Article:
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I have a table like this:

<table id='inventory_table'>
  <tr id='no_items_avail'>
    <td>
      There are no items in the database.
    </td>
   </tr>
</table>

And I want to get rid of it with jQuery like this:

$('#inventory_table tbody tr#no_items_avail').remove();

However it doesn't seem to be working at all. What am I doing wrong?

Edit: Also, the row above was originally inserted into the DOM with another jQuery call:

$('#inventory_table tbody').append("<tr id='no_items_avail'.......

If that helps. And, running:

alert($('#no_items_avail').text());

yields "There are no items in the database." as expected.

share|improve this question
    
Well, if $('#inventory_table tbody').append worked you should really make sure that you don't have the id=no_items_avail in your document already - it's not allowed to have non-unique IDs and will only cause headaches. I recommend classes for that. –  Marcel Jackwerth Mar 13 '10 at 0:43
    
Am I allowed to hit my head on the wall? Some complicated reference counting code was hiding the fact that it was recreating the object after it was removed. My bad! (Now which answer to select...) –  Nathan Osman Mar 13 '10 at 0:51

6 Answers 6

up vote 1 down vote accepted

My guess is that you are using the same ID more than once in the same document? Because this works perfectly for me on IE8 (compatibility mode), FF and Chrome.

Of course it doesn't need to be that complex as this works perfectly:

$("#no_items_avail").remove();

Just remember that IDs have to be unique and duplicating them is a common reason why this kind of thing fails.

share|improve this answer
    
As mentioned above in my edit, running "alert($('#no_items_avail').text());" displays the text, demonstrating that jQuery is finding the right element. –  Nathan Osman Mar 13 '10 at 0:47
    
Never mind. See my comment above under the question. Thanks for trying it in your browser. –  Nathan Osman Mar 13 '10 at 0:52

You assume tbody to be available in your DOM. Only a few browsers add tbody to a table if it does not exist. Try

$('#inventory_table tr#no_items_avail').remove();

or even better

$('#no_items_avail').remove();

(since IDs must be unique anyway).

share|improve this answer
    
Good point. But it still doesn't work. –  Nathan Osman Mar 13 '10 at 0:42
    
Now it does. And simplifying the selector was a good idea anyway. +1 for that. –  Nathan Osman Mar 13 '10 at 0:54
    
What browsers don't add implicit <tbody> elements? –  cletus Mar 13 '10 at 1:01
    
Chrome at least, does. –  Nathan Osman Mar 13 '10 at 1:25

Your selector is unnecessary large. This is shorter and it works: $('#no_items_avail').remove();​​​​​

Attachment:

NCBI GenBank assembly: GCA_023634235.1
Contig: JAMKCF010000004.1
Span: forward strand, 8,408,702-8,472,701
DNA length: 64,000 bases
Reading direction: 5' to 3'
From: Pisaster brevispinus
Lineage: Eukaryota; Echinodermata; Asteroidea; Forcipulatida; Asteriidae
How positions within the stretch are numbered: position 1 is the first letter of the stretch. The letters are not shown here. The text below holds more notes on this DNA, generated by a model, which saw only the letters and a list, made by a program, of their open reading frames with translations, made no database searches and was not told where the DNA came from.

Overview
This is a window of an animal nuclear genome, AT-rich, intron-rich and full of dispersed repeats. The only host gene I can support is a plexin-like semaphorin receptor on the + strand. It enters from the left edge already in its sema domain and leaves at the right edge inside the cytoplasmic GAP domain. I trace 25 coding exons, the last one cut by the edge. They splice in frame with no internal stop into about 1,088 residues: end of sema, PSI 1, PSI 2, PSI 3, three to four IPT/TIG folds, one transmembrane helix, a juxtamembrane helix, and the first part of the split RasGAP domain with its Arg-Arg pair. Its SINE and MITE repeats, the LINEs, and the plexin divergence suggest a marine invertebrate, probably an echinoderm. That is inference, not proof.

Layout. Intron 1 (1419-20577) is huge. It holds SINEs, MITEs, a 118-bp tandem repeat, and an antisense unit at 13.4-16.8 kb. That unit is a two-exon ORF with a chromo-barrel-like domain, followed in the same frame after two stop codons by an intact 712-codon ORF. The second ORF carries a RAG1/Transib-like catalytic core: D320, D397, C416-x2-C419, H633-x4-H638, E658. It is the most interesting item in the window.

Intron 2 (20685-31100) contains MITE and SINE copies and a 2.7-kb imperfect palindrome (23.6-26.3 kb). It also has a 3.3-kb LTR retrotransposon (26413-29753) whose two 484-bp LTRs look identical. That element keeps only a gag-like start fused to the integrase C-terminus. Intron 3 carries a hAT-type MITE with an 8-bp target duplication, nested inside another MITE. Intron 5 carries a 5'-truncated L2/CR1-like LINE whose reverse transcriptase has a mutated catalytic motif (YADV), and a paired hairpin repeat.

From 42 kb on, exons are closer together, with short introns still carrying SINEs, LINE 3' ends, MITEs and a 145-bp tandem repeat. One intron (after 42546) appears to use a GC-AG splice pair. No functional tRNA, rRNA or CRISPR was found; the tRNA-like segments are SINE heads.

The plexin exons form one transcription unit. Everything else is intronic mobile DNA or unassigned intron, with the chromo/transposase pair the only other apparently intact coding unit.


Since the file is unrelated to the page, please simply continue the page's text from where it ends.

Also, make sure you have no other elements with same id.

share|improve this answer
    
I don't have any other elements with the same id. –  Nathan Osman Mar 13 '10 at 0:41

Try using dash '-' in your ids instead of underscore. I believe some browsers don't react well to underscores. Maybe I'm thinking about CSS instead of JS but give it a try for what it's worth.

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Thanks but it's fixed now. See above. –  Nathan Osman Mar 13 '10 at 0:53

Your selector references a non-existant tbody:

$('#inventory_table tbody tr#no_items_avail').remove();

Remove 'tbody' and it should work:

$('#inventory_table tr#no_items_avail').remove();

Alternately, just reference the tr ID itself:

$('#no_items_avail').remove();
share|improve this answer

1) Don't use IDs to identify stuff with jQuery, use classes or possibly path-based selection. 2) Don't add and remove content, show and hide it instead.

Dynamically changing your page content in arbitrary ways is not going to help maintainability, so I hope what you're doing well disciplined, in some way, and well documented. Think of the poor sod who will have to take over when you get hit by a bus or win the lottery.

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Why would you possibly tell someone to not use ids to select? Selection by ID is the FASTEST possible method, and maps directly to javascript's getElementById –  Erik Mar 13 '10 at 1:13
    
@Erik: right on. It's also the most intuitive. –  Nathan Osman Mar 13 '10 at 1:26
    
The use of IDs everywhere can be a sign of spaghetti code in which the overall design is very closely tied to accidental details of the implementation, making the result harder to change, to generalize, to reapply. Of course there isn't always a need for that, and it's just a rule of thumb anyway. –  reinierpost Mar 14 '10 at 15:38
    
You may find this article useful: tizag.com/cssT/cssid.php. IDs are invaluable, and should be used to identify unique page elements. Classes are used for elements which may be repeated. –  George Cummins May 17 '11 at 16:56
    
@George Cummins: I knew this before CSS existed. Feel free to disagree with what I wrote, but don't assume it's based on a lack of understanding of what ID is for. –  reinierpost May 18 '11 at 11:08

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